For Marlene Baroli-Turati, life has become an obsession with sugar and fruit.
After working two decades as a project manager for Boeing Co., she was laid off during a round of recession-fueled cutbacks in 2008.
“I had always made jams and jellies as gifts,” said Baroli-Turati, 44, who lives in Lake Forest and launched a line of preserves under the brand name DaSweetZpot. She sells the products online store on Etsy.com and at area food festivals and trade shows.
“I figured, why not start making them as a business?” she said.
While home food preservation thrives as a cultish hobby, the slow economy has helped launch a cottage industry for homemade preserves. Boutique businesses such as Baroli-Turati’s are using old-fashioned methods to make small-batch jams, jellies and other preserved foods. Start-up costs can be low. The products have a relatively long shelf life. And even in tough times, consumers still seek out comfort foods.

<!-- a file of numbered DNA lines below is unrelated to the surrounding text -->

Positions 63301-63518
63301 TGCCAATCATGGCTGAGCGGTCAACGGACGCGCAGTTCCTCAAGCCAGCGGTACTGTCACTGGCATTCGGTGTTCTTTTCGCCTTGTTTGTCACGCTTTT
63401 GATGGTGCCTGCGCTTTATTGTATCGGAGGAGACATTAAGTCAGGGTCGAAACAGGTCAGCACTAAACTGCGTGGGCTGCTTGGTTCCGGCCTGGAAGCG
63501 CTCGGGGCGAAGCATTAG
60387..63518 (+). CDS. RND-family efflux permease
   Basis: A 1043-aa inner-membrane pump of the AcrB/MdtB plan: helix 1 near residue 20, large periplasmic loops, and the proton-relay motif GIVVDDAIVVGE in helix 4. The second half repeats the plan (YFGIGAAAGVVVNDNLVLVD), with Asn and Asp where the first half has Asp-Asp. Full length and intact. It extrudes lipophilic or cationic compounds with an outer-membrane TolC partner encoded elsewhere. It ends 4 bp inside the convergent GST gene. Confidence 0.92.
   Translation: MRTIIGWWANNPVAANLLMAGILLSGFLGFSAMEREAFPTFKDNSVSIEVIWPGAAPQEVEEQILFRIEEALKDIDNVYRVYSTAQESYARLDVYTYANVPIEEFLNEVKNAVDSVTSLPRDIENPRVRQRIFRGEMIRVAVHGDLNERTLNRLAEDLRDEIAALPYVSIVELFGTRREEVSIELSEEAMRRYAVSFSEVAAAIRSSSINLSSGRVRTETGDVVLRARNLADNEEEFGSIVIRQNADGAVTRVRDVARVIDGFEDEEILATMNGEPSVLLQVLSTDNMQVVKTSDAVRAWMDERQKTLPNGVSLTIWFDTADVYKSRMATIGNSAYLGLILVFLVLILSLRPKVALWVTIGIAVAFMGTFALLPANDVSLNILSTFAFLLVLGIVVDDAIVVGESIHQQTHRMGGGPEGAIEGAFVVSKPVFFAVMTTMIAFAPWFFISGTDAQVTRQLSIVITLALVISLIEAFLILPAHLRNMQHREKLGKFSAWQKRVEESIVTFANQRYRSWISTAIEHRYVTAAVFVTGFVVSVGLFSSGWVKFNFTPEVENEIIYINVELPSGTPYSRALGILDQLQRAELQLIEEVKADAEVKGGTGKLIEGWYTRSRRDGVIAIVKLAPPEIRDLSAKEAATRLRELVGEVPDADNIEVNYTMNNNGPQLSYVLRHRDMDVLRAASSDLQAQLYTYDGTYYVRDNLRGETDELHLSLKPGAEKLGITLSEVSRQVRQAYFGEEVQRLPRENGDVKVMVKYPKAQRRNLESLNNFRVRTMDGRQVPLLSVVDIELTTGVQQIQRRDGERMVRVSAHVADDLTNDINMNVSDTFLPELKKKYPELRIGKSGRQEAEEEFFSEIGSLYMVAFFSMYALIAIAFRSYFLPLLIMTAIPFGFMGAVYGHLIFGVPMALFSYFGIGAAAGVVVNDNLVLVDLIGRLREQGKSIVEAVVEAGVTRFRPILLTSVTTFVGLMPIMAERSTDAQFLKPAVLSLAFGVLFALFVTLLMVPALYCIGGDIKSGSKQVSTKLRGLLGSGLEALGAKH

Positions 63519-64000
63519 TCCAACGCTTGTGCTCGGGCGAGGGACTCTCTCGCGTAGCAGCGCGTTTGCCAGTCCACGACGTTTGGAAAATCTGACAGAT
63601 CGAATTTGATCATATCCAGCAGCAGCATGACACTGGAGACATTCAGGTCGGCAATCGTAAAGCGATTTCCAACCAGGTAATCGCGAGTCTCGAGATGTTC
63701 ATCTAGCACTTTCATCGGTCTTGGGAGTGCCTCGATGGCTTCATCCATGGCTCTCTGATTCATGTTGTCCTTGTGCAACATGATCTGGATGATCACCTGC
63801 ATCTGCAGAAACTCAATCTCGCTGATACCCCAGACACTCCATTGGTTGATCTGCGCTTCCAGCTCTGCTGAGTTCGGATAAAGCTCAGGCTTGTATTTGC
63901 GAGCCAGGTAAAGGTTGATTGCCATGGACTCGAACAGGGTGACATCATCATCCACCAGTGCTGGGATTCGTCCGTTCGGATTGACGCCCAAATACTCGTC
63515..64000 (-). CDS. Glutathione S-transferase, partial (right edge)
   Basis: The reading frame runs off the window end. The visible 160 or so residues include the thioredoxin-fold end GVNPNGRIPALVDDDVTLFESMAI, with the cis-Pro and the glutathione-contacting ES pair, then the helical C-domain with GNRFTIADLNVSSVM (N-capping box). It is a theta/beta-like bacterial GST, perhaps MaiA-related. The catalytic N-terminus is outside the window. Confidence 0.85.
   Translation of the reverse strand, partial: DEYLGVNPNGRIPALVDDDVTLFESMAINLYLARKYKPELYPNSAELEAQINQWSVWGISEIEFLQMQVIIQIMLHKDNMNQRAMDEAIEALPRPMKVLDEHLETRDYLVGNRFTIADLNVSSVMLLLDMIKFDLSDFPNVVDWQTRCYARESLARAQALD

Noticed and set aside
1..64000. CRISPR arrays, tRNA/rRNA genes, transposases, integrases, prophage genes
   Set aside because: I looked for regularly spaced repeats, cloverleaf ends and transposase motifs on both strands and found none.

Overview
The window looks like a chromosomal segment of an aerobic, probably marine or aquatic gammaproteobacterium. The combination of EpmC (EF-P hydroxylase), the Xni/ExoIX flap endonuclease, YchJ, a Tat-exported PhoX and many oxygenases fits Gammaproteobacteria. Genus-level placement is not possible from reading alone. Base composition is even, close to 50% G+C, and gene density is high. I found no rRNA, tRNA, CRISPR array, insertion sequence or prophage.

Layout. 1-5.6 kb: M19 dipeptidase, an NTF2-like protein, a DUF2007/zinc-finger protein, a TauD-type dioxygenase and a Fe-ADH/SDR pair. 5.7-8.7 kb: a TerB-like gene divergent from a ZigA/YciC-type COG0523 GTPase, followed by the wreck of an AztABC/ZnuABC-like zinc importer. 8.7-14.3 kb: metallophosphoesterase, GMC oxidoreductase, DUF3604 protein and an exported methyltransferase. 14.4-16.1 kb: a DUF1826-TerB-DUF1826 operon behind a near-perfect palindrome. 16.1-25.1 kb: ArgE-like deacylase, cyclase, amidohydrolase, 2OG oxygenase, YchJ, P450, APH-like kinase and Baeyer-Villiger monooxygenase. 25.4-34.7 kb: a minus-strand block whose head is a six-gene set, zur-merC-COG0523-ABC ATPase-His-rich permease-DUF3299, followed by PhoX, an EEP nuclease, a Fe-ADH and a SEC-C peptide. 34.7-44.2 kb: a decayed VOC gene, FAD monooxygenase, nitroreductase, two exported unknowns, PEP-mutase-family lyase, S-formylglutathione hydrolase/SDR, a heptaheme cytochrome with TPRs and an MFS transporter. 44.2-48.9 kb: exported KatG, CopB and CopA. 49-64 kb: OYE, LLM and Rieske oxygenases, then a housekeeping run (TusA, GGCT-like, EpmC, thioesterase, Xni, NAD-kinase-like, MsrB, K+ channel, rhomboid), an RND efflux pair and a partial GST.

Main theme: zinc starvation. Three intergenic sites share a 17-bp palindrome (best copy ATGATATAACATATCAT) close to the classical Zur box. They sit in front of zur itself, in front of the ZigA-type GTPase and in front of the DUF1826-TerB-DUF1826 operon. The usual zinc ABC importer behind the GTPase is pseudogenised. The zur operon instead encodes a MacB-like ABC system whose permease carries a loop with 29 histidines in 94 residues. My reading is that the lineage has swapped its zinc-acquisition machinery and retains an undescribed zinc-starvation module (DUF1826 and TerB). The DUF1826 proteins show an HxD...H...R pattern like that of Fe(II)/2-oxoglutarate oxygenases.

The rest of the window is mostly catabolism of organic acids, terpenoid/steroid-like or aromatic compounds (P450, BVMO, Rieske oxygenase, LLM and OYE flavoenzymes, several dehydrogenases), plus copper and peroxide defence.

Photo by epSos.de
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